"The factory fire is a blow to the [President Benigno] Aquino administration, which has prided itself on improving workplace conditions and prioritizing compliance with labor standards," said Eufracia Taylor, Asia analyst at global risk analytics firm Verisk Maplecroft.

jr/msh (Reuters, AFP)

Monday, May 4, 2015

China-constructed buildings withstand strong quakes in Nepal

English.news.cn, 2015-05-02, Editor: huaxia

The photo shows the Civil Service Hospital of Nepal constructed by China in
Kathmandu, capital of Nepal, after the 7.9-magnitude quake on April 25, 2015.
(Photo source: People's Daily)

KATHMANDU, May 2 (Xinhua) -- Tens of thousands of historic and civilian buildings were ruined when a 7.9-magnitude earthquake hit Nepal on April 25. But local people have discovered that all buildings funded and constructed by China in the capital of Kathmandu remain nearly undamaged.

So far China has financed and built three major projects for Nepal in Kathmandu -- a hospital for civil servants, a training center for traditional medicine and a research center for nature conservation.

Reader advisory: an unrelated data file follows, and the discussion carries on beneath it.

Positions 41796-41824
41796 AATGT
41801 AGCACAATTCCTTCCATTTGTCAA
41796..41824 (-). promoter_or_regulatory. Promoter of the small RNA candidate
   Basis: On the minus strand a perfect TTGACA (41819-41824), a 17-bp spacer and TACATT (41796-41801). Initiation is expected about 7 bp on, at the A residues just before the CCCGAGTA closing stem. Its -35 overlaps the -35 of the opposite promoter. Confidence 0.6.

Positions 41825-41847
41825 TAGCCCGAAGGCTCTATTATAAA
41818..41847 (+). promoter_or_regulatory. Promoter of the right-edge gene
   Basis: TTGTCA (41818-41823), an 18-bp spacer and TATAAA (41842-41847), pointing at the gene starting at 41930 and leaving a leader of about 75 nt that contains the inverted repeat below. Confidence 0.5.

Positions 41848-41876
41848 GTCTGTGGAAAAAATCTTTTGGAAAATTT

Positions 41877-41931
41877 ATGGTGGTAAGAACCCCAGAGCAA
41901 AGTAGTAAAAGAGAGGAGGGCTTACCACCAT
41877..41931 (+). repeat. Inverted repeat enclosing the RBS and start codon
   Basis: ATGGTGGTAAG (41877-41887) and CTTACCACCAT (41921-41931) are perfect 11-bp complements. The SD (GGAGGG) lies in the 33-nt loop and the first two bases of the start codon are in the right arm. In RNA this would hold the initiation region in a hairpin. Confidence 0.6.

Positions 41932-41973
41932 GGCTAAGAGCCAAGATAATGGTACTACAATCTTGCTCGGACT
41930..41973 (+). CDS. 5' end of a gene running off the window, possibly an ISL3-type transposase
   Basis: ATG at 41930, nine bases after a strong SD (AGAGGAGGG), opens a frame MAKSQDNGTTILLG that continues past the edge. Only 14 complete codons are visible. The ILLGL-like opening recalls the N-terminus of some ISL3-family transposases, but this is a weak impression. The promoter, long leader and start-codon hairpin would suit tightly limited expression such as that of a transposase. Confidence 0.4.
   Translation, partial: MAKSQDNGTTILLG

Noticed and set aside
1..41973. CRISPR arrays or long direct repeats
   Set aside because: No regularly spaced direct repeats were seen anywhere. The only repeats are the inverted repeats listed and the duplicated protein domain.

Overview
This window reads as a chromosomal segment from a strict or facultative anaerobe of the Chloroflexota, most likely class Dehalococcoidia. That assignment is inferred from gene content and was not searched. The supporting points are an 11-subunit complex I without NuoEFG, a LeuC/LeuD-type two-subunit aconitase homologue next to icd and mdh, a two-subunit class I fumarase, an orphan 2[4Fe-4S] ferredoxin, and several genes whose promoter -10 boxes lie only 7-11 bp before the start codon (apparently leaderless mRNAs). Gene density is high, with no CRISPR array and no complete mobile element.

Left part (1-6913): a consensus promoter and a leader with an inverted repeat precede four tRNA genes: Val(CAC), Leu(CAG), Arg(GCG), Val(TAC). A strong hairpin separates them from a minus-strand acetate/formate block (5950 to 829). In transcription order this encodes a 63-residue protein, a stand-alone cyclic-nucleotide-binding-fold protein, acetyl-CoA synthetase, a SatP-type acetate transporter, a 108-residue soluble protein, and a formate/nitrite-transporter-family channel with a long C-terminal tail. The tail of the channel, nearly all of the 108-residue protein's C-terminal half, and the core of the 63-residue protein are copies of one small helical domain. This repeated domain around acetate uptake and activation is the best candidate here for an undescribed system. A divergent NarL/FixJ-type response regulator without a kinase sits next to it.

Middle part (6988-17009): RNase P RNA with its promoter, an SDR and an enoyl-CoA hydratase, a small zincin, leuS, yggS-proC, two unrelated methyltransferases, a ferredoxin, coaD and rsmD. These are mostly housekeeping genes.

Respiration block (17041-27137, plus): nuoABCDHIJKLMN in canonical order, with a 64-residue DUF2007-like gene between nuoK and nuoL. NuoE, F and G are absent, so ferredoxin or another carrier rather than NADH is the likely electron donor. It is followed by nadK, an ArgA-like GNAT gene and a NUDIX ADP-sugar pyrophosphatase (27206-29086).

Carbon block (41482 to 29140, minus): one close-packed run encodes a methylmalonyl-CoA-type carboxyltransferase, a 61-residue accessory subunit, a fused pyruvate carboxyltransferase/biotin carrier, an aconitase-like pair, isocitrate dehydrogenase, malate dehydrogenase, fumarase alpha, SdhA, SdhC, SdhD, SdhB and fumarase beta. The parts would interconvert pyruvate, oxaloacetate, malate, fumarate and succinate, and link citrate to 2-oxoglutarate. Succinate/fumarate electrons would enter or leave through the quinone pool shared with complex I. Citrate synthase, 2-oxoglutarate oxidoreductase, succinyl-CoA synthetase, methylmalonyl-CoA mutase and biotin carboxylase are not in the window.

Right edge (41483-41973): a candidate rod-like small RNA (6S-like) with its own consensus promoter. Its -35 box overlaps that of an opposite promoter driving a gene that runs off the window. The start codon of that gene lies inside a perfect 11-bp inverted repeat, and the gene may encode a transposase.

All of them have remained almost completely intact after the quake, with only minor damages to surfaces or several insignificant parts of the buildings, said Zeng Huacheng, vice director of the Department of Outward Investment and Economic Cooperation under China's Ministry of Commerce, in an interview with media this week.

The photo shows a training center for traditional medicine constructed by China
 in Kathmandu, capital of Nepal, after the 7.9-magnitude quake on April 25, 2015.
(Photo source:People's Daily)

What's more, the Kathmandu Stadium, which China helped Nepal repair and maintain, has also withstood the powerful and devastating quakes all these days, only sustaining minor damages to its main gate, entrance and stands, Zeng said.

The same applied to a China-built technical school in another Nepalese city during the historic destructive quakes, he said, adding that the Nepalese side has expressed satisfaction and appreciation to China for the good quality of the aid projects.

Zeng attributed the resilience of the buildings that were funded and constructed by China to high standards for seismic-resistance, smart designs adapted to local conditions and a strong sense of responsibility on the Chinese part.



Monday, April 20, 2015

From Aceh to Papua: Jokowi’s Infrastructure Visions


Cyclists crossing the Kelok 9 flyover in Payakumbuh, West Sumatra on
 July 3, 2013. GlobeAsia Both local and international investors have turned